The biggest, simplest lie in the world is this - that people, as consumers, as business owners and as government leaders, make rational choices with money.
Everyone knows the opposite is true but no one wants to admit it.
Nobel prizes in economics were handed out over the last 20 years to brilliant academics who came up with gorgeous and elegant statistical models that seemed to make perfect sense about how the economy worked, particularly at the macro level.
These models failed spectacularly in 2008 when economic armageddon nearly struck, leaving us with what's been called the Great Recession ever since as several European countries hover near the brink of fiscal collapse and deficits top $1 trillion (also known as 1,000 billion dollars) in the United States.
The models didn't work because they didn't factor in the truth - that money is the root of all evil and we spend most of our money to satisfy one or a combination of the seven deadly sins - anger, envy, desire, greed, pride, laziness, and gluttony.
Even our hunt for bargains, while it seems logical on the surface, is loaded with lunacy. Some people are willing to drive across town to save 50 cents on a jug of milk, not factoring the cost of fuel and wear and tear on their vehicle, as well as their time.
The best current local example of irrational spending can be found at local gas stations in the last two weeks.
Since Costco opened its gas bar, Prince George gas prices have been in free fall, tumbling 20 cents this month and nearly 30 cents from the summer high of 139.9. Lineups of 15 to 20 minutes have been common, particularly at Costco, but even at service stations whose prices have dropped but always remained two or three cents more. People are taking advantage of the lower prices and stocking up.
Logical consumer behaviour, the kind humans would practice if they were actually Vulcans, would have us doing the opposite when it comes to our fuel spending over the last couple of weeks. Instead of loading up on gas, the smart thing to do would have been for each of us to have bought a little bit of gas every few days, $10 or $20 at a time.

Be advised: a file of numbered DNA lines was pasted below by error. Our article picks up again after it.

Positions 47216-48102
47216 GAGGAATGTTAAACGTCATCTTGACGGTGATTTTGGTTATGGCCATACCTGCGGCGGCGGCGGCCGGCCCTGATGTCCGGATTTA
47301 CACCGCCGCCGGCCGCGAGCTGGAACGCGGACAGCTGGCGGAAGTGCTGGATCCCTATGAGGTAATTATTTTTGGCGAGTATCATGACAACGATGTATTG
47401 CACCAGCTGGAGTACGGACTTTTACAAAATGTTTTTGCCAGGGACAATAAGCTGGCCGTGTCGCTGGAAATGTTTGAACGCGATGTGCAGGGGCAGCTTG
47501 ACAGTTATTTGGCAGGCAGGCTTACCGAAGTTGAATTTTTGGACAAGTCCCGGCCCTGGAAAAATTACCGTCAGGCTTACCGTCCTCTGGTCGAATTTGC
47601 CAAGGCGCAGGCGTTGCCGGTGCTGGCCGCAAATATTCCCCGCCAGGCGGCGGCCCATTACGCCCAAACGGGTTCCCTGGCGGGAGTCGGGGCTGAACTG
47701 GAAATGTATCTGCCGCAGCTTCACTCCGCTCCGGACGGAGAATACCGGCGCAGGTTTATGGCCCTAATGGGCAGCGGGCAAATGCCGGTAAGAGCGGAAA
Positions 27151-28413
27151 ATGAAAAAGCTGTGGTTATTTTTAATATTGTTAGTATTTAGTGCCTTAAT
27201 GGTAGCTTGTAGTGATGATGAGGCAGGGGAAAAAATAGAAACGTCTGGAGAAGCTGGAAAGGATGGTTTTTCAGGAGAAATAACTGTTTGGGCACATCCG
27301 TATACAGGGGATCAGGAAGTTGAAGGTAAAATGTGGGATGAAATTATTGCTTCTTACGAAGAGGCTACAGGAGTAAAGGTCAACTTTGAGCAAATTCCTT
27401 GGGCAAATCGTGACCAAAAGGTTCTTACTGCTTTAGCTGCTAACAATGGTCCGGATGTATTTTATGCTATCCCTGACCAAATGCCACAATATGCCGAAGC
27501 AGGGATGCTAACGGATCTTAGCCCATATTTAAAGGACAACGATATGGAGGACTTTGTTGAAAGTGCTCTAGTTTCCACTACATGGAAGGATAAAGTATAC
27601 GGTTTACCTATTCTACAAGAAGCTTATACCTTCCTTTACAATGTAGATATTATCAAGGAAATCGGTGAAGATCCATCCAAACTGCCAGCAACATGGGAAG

No doubt the people who waited in line and then gassed up last weekend when the prices were in the 120 to 122 range were kicking themselves a little to see the prices fall to 113 to 116 by the middle of this week. Depending on the size of their gas tank, they could saved anywhere from $5 to $10 to fill up their vehicle if they had only waited a few more days.
When prices are falling for any commodity and all indications are they will continue to fall, patience is a virtue. The best bet is to buy a little at a time so you're able to take advantage of the the same or even lower prices tomorrow or next week. To save money, you should spend just a little at a time.
But greed and anger get in the way. We want to save a whole bunch on gas NOW and we want to stick it to those price-gouging, money-grubbing oil and gas companies NOW.
Everyone heading to the gas station at the same time to take advantage of low prices increases demand and increased demand eventually leads to higher prices, which leads to the second rational spending response.
When prices start increasing again, the lineups will disappear and many of us will go back to buying gas $10 or $20 at a time, grumbling about the good times gone, but in a rational spending frame of mind, that's the time to stock up on gas because you can be fairly sure that the price of gas will be the same or even higher tomorrow or next week. To save money, you have to spend more.
Most people don't think gas prices make sense but the real nonsense is the way we think about gas prices and the spending choices we make. We're too busy fooling ourselves to see what's really going on.
-- Managing editor Neil Godbout